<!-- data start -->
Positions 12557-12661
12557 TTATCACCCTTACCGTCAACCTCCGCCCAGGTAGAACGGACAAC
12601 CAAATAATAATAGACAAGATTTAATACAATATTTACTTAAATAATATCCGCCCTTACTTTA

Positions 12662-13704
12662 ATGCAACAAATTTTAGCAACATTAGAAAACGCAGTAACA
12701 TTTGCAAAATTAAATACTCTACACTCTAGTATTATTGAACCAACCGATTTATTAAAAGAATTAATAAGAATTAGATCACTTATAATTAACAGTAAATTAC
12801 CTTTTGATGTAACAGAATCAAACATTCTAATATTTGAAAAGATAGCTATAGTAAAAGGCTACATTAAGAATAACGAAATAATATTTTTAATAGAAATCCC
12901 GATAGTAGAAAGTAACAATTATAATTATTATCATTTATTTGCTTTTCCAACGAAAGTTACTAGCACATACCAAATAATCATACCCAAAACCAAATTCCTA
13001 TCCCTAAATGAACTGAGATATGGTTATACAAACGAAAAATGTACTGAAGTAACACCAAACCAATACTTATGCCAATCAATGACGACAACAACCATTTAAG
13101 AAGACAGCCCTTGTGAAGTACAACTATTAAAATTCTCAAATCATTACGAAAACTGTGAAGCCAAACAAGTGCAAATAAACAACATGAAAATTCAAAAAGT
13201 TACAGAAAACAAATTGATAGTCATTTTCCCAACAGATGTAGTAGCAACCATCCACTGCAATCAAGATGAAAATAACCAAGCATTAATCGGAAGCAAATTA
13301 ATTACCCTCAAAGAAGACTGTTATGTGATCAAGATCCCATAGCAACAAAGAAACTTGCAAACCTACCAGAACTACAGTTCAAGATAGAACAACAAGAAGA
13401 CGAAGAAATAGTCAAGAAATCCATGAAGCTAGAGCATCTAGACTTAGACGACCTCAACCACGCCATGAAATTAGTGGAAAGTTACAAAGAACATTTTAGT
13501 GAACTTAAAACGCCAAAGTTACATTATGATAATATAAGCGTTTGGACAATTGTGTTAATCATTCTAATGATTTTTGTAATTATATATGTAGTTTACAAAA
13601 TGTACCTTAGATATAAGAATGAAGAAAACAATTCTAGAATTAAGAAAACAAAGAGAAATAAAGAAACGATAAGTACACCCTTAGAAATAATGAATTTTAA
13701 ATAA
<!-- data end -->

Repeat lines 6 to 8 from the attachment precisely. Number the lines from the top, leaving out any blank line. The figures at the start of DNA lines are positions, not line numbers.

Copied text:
12701 TTTGCAAAATTAAATACTCTACACTCTAGTATTATTGAACCAACCGATTTATTAAAAGAATTAATAAGAATTAGATCACTTATAATTAACAGTAAATTAC
12801 CTTTTGATGTAACAGAATCAAACATTCTAATATTTGAAAAGATAGCTATAGTAAAAGGCTACATTAAGAATAACGAAATAATATTTTTAATAGAAATCCC
12901 GATAGTAGAAAGTAACAATTATAATTATTATCATTTATTTGCTTTTCCAACGAAAGTTACTAGCACATACCAAATAATCATACCCAAAACCAAATTCCTA